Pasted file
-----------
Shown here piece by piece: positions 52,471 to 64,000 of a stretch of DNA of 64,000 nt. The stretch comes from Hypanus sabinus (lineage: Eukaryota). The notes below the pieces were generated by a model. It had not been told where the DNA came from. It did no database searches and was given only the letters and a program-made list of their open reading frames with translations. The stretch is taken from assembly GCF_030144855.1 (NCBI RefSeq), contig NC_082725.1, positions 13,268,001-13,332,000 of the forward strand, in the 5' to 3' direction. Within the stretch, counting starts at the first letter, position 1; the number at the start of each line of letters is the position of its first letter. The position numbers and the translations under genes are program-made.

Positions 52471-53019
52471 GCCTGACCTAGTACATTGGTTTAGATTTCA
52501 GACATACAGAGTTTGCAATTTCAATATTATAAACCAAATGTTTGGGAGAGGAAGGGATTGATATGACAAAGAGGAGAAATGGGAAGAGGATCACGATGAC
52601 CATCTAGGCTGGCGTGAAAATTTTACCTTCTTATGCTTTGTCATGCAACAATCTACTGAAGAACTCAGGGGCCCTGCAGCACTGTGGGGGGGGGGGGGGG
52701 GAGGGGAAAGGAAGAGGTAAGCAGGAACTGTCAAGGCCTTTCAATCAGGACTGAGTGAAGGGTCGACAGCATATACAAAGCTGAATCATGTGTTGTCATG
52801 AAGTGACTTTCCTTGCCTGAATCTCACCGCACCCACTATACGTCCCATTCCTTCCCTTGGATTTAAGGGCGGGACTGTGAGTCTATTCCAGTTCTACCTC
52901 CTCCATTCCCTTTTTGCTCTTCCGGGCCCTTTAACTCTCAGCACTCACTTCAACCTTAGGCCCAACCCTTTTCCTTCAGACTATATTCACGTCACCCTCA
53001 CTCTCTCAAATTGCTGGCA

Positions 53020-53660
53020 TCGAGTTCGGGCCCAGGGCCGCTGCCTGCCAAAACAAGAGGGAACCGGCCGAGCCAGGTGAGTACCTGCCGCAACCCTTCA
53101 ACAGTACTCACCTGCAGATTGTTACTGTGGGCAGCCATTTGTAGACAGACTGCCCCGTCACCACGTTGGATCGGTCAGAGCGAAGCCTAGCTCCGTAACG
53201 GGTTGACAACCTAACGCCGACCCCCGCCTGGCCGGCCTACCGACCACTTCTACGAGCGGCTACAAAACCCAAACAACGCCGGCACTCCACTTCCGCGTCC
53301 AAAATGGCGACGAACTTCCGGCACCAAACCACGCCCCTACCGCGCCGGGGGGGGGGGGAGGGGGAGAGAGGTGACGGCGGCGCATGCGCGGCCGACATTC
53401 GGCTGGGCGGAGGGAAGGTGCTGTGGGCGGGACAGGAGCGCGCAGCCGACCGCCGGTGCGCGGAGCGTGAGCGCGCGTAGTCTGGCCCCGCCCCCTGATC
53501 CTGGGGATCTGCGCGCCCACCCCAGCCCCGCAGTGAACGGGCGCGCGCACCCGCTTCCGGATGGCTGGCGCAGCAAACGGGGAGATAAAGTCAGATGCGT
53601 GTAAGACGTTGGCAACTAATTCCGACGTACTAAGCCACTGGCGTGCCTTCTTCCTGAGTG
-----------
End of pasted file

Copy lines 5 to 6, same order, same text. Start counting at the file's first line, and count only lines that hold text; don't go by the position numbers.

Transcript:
52601 CATCTAGGCTGGCGTGAAAATTTTACCTTCTTATGCTTTGTCATGCAACAATCTACTGAAGAACTCAGGGGCCCTGCAGCACTGTGGGGGGGGGGGGGGG
52701 GAGGGGAAAGGAAGAGGTAAGCAGGAACTGTCAAGGCCTTTCAATCAGGACTGAGTGAAGGGTCGACAGCATATACAAAGCTGAATCATGTGTTGTCATG